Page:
Payments

Why retailers struggle to adopt mobile payments

  • Big banks and tech giants are selling the idea of faster, cheaper transactions.
  • Retailers have a hard time getting on board.
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Why retailers struggle to adopt mobile payments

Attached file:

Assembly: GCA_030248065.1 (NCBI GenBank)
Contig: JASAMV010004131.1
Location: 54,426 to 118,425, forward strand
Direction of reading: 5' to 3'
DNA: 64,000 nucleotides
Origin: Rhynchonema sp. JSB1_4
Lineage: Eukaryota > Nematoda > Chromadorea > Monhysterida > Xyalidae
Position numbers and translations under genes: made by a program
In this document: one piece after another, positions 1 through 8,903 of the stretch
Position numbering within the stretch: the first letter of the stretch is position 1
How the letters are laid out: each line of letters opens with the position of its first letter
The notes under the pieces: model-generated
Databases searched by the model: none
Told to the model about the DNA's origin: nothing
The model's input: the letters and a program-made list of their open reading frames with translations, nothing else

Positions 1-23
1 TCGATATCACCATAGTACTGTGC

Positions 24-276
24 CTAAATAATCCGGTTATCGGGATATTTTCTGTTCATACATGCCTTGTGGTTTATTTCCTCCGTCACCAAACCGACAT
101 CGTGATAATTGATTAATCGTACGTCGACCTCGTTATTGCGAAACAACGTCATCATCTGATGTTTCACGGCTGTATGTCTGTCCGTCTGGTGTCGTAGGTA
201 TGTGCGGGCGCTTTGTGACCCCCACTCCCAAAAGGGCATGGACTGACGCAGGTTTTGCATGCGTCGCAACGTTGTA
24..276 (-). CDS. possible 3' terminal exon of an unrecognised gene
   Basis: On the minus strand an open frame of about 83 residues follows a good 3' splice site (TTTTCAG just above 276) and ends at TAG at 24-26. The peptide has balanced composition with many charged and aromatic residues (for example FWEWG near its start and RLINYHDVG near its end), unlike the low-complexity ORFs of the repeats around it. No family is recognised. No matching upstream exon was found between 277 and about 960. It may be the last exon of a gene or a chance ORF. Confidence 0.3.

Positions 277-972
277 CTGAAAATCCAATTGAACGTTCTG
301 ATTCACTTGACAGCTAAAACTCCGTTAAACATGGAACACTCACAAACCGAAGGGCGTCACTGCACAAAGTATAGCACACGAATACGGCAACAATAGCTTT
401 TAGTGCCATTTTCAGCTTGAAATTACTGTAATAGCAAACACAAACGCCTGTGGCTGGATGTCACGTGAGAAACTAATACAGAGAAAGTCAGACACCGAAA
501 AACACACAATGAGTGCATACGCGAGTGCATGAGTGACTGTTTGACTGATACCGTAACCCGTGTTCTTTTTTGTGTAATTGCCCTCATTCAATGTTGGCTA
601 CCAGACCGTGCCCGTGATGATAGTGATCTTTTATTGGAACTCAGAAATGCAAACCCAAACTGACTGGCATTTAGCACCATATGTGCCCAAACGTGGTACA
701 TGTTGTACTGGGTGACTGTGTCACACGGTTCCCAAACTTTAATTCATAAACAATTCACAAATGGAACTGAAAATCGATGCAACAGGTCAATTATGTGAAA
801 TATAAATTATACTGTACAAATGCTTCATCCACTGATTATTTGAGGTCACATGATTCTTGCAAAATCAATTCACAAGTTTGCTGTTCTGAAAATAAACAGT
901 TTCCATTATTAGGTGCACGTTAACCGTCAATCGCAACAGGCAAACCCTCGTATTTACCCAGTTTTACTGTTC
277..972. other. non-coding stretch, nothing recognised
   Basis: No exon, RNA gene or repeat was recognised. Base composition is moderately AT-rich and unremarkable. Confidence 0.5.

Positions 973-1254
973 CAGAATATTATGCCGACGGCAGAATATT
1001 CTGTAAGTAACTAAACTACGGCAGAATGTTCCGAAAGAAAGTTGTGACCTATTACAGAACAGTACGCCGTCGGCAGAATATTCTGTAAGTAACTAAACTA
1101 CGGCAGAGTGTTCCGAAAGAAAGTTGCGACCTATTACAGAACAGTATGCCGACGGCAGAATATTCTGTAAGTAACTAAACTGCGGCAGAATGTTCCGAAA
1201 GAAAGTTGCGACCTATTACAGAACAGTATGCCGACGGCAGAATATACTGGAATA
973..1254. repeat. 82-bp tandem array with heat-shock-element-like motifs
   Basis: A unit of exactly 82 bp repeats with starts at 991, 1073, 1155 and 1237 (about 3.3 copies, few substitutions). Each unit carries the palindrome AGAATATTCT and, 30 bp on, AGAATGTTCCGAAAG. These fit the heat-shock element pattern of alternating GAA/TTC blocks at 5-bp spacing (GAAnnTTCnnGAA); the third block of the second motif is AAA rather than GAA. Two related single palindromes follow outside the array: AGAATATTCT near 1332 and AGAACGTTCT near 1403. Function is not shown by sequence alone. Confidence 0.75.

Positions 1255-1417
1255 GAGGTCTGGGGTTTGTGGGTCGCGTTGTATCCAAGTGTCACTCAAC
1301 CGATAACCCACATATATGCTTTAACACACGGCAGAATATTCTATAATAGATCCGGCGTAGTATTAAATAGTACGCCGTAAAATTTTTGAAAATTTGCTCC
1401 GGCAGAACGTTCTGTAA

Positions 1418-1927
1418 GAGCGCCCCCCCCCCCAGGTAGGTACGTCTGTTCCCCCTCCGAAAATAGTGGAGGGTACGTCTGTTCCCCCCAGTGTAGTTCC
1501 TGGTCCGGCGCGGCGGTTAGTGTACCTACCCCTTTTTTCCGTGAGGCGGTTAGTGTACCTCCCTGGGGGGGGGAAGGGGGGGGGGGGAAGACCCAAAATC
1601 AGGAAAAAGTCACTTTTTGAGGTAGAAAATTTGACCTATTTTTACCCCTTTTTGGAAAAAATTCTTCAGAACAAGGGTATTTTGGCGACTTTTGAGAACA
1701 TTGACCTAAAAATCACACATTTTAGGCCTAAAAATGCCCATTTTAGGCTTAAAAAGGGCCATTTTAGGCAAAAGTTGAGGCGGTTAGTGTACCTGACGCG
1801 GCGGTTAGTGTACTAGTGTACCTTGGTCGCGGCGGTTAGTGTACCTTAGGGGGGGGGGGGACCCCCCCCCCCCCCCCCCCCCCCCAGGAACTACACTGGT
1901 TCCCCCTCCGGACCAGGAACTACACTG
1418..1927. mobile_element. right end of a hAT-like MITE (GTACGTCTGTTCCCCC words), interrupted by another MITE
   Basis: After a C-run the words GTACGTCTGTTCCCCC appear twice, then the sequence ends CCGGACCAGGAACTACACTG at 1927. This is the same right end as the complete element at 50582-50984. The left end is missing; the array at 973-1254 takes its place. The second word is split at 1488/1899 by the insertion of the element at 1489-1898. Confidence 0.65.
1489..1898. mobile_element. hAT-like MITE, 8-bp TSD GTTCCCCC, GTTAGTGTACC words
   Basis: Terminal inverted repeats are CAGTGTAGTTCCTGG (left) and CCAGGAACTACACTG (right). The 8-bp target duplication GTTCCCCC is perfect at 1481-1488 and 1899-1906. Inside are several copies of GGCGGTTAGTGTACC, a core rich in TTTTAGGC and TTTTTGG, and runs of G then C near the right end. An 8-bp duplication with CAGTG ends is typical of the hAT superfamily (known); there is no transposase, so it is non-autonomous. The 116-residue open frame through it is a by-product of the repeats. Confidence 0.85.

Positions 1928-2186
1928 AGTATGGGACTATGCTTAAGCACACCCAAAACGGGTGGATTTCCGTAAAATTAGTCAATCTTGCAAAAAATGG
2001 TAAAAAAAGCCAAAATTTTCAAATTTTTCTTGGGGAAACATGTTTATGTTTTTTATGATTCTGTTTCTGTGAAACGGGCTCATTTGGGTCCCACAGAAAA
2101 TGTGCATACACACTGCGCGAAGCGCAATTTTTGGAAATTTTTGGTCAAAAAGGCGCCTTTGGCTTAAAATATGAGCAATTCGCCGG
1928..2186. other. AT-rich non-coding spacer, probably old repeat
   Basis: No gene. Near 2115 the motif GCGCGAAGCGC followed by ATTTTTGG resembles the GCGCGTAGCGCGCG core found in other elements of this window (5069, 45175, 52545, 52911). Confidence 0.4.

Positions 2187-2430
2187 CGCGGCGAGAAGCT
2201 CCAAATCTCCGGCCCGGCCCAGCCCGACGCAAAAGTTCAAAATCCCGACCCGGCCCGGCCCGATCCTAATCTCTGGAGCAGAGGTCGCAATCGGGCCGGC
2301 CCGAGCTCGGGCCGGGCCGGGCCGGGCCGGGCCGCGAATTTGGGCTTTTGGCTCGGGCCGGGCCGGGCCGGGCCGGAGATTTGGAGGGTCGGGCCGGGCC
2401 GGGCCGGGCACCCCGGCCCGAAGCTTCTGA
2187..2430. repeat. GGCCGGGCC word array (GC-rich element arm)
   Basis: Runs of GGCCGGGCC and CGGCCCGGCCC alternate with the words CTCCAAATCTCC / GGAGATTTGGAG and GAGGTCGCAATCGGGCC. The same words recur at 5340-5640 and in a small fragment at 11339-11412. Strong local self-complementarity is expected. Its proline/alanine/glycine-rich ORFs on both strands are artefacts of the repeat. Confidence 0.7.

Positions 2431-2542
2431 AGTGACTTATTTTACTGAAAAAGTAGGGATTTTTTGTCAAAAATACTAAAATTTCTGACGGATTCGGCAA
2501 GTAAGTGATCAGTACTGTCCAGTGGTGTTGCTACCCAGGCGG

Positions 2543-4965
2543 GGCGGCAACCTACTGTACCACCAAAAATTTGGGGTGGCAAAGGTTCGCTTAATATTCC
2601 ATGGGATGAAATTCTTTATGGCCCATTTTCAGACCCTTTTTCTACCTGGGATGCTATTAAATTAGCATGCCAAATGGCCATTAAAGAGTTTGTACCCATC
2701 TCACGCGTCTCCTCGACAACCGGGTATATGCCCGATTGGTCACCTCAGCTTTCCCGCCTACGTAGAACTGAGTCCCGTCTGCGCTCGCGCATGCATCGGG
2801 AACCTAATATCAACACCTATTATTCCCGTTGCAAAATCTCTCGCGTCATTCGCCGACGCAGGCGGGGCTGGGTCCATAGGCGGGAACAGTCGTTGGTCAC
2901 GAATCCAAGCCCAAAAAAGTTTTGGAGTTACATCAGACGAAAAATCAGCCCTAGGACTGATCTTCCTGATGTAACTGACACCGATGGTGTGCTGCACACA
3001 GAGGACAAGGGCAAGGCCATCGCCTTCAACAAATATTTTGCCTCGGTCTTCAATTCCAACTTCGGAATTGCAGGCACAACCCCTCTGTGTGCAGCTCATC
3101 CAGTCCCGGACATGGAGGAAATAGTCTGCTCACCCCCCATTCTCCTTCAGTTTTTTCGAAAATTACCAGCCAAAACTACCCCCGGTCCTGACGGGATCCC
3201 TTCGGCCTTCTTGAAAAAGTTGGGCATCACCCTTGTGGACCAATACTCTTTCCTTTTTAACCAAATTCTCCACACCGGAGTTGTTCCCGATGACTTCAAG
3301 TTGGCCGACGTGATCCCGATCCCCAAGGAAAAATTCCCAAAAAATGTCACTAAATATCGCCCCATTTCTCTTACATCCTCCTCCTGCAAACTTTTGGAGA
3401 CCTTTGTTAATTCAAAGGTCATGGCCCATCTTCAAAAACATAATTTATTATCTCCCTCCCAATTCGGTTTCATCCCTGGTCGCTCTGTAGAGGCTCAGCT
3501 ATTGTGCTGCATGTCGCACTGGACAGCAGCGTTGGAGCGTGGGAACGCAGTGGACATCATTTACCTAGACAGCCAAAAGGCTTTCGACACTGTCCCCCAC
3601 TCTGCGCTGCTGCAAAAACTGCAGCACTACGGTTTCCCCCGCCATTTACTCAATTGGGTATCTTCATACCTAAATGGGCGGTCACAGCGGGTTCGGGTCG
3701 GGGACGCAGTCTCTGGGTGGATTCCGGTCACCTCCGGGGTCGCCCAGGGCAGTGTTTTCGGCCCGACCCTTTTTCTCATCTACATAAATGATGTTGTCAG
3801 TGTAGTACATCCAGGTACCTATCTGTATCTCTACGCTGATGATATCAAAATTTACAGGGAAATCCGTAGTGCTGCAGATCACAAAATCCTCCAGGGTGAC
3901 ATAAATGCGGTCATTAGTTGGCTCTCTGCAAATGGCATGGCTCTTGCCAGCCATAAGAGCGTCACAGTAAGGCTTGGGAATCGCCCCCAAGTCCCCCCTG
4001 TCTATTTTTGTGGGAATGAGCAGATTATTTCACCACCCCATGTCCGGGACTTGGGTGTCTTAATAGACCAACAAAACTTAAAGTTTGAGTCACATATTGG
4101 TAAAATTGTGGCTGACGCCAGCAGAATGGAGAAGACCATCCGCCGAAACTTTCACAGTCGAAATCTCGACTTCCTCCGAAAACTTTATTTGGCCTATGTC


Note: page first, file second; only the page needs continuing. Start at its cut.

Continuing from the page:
While big banks and tech giants are selling the idea of faster, safer retail transactions, retailers have a harder time getting on board. In the past three years, Apple, Samsung and Google all launched mobile wallets. In November, JPMorgan Chase and Citibank launched their Chase Pay and Citi Pay programs. In theory, there are tools retailers can easily implement, but they’ve hit the breaks for three reasons: Legacy retail giants are still focused more on cutting costs than improving the customer experience; overhauling hardware and software is enormously complex; and consumers need more incentives to use mobile payments on a daily basis. “Before you worry about integration, you’ve got to have a business strategy that appreciates innovation and makes it a priority,” said David Sica, a principal at Nyca Partners, a fintech venture capital firm. “Once you have a plan for what you’re going to do at X retailer, then the integration is certainly doable, but you’ve got to put resources and people behind it, and it’s going to cost money.” One reason retailers haven’t responded as quickly is that consumer demand for such services has been low. Most consumers don’t see why they should change their habits at checkout even though mobile payments are said to be more secure. When they do, mobile payments will start to gain adoption by retailers, said Morgan McAlenney, evp of The Integer Group’s digital arm. But Margaret Weichert, a principal in EY’s banking practice and the Americas lead for payments, argued that point-of-sale for large retailers in particular is extremely complex. Adopting mobile payments affects related services like loyalty schemes, offers and promotions, advertising and data analytics. POS systems are also typically tied to systems for managing inventory, resource planning, core payments capabilities and treasury solutions. For now, customers largely use their smartphones to research purchases rather than buy, McAlenney said. Merchants have the levers to change that behavior if they realize their business is about an experience and not just transactions, she said. Take Starbucks. The payments industry has looked to the cafe chain since it built its own payment system in 2011 that was designed to be easy to use and rewarded perks for loyalty. But Starbucks is an outlier. Like Starbucks, Walmart, CVS, Tesco and Carrefour also built their own systems. Other retailers will partner with Apple, Samsung and Android, which already have big consumer bases with access to their pay products through their smart phones. It’s unclear which way the banks will go, given the constant changes in technology. “Retailers may be looking into the future as opposed to implementing for today,” McAlenney said. “A lot of these technologies of the last few years are transition technologies — from QR codes to digital coupons — a lot of these things are transitioning us to a future state we haven’t yet defined.” Case in point: Beyond mobile pay, retailers have another big trend to figure out, invisible payments, like voice ordering that Starbucks introduced to let people order ahead. Google Voice and Amazon Echo and Dot are likely to make voice payments more prolific and possibly give rise to scenario where people can order different products from different retailers in a single breath. “Now seems like a very opportune time for retailers to respond, and they need to do so by providing real innovation for their customers, not by optimizing cost for acceptance,” Sica said.

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